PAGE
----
Second, I think in recounting the apostles’ bad behavior, St Luke reminds us that from the very beginning, the life of the Church was marked by a certain, internal conflict. And how could it be otherwise? Then, as now, the Church is a communion of sinners working out our salvation together “in fear and trembling” (Philippians 2:12).

This helps make sense of why St Paul tells the Ephesians to “walk worthy of the calling with which you were called, with all lowliness and gentleness, with longsuffering, bearing with one another in love, endeavoring to keep the unity of the Spirit in the bond of peace.”

Read St Paul enough and it becomes clear that the life of the New Testament Church was often marked by conflict. The Apostle is forever reminding the first Christians to forgive each other (e.g., Ephesians 4:32, Colossians 3:12, 13); to value charity more than miracles (1 Corinthians 13:1-3) and, this morning, to guard the unity of the Church.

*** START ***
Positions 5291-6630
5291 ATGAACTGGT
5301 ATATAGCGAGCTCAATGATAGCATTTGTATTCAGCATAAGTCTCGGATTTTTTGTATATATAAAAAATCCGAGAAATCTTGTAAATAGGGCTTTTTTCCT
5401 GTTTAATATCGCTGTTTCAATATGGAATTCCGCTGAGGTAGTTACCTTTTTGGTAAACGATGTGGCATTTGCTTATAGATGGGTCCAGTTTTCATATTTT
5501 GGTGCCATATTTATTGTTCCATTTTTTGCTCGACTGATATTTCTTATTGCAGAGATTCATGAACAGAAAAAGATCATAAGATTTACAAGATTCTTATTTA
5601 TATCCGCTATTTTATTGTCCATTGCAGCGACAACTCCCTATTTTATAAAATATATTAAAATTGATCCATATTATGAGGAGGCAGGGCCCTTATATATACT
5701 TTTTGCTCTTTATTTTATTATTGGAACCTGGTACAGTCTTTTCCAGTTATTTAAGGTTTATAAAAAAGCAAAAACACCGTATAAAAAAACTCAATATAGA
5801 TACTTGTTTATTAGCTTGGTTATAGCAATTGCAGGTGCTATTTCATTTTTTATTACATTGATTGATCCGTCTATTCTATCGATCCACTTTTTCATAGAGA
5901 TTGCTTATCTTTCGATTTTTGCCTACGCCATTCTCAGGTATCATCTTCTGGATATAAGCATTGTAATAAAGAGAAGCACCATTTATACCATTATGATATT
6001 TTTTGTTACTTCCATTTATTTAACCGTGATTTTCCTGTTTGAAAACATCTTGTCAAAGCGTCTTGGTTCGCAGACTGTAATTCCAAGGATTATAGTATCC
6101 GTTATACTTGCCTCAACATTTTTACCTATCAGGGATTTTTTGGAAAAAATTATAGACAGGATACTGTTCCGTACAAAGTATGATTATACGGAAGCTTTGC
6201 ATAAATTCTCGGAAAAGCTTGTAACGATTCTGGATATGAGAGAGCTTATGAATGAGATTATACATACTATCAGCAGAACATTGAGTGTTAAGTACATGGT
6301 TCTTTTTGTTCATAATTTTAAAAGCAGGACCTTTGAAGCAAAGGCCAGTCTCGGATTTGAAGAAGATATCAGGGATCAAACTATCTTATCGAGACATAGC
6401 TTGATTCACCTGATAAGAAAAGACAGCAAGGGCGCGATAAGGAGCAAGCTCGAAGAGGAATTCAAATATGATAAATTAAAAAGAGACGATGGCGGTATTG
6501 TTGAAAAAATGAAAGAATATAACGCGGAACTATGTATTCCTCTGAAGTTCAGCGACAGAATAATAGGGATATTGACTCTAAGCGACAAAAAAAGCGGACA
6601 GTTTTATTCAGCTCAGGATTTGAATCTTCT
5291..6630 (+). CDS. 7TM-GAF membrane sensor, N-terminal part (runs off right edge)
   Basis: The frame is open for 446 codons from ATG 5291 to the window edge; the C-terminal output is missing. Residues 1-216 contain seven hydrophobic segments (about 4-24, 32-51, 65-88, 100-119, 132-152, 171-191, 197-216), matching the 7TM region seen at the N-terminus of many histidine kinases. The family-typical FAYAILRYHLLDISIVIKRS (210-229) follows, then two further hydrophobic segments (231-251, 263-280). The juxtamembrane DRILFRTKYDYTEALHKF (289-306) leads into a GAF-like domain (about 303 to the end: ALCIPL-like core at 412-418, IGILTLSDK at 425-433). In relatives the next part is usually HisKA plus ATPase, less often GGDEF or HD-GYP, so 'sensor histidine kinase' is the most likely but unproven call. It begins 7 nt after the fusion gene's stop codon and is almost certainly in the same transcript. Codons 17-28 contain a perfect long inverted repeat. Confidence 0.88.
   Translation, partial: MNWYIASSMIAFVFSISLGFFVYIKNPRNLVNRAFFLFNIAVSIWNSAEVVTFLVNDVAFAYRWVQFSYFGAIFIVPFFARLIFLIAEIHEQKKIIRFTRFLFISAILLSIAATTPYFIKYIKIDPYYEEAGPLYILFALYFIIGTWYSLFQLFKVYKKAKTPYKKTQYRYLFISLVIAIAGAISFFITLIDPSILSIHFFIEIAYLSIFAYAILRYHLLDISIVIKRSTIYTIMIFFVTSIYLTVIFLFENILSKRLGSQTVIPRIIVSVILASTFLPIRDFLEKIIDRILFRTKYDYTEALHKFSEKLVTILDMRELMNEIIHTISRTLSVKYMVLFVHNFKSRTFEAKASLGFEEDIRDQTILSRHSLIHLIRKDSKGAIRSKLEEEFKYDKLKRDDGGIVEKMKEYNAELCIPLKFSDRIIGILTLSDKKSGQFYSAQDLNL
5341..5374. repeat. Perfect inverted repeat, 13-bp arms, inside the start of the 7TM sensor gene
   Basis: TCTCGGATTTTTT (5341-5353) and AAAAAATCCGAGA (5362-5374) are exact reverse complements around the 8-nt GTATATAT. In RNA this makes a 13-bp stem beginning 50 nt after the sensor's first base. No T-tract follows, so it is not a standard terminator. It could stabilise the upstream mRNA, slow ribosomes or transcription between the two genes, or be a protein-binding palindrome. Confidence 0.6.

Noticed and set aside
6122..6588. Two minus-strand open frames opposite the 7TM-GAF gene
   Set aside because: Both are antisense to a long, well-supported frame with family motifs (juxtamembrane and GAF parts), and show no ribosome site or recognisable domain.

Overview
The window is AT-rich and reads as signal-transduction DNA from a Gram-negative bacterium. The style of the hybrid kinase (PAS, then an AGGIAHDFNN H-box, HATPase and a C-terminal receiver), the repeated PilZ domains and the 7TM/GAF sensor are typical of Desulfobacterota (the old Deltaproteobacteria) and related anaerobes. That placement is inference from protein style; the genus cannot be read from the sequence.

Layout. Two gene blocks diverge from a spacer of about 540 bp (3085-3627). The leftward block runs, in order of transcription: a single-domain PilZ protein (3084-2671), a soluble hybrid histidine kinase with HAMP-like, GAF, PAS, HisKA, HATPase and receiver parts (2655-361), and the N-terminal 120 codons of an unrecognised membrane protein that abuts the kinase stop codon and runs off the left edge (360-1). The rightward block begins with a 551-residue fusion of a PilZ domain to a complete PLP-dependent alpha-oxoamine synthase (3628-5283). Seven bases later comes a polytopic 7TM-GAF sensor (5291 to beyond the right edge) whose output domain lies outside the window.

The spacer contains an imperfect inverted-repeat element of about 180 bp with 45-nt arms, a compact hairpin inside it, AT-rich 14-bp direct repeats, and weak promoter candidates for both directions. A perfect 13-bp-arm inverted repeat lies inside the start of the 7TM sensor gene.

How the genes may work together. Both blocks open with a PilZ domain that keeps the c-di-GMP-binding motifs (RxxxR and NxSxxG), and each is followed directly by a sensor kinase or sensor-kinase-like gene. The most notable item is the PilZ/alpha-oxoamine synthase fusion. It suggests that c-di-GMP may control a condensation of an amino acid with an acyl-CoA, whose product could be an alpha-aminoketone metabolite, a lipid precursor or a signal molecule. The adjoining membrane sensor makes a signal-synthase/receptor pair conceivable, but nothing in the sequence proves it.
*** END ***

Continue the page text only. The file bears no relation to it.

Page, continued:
As conflict-ridden as this suggests the Church was, what is extraordinary, Tertullian says, is that the Gentiles looking at the early Christians a community of men and women noteworthy for their mutual charity; see “how they love one another.” The pagans lived in an honor-based culture where even the smallest offense often resulted in violence and death. It wasn’t this way for Christians. Christian forgave each other. And while the pagans because of their love of honor were “animated by mutual hatred,” Christians because of their mutual love were “ready even to die for one another” (The Apology, 39.7).

Like the world around us, the life of the Church has always been marred by conflict. But where those in the world respond to strife with hatred and even violence, Christians forgive one another.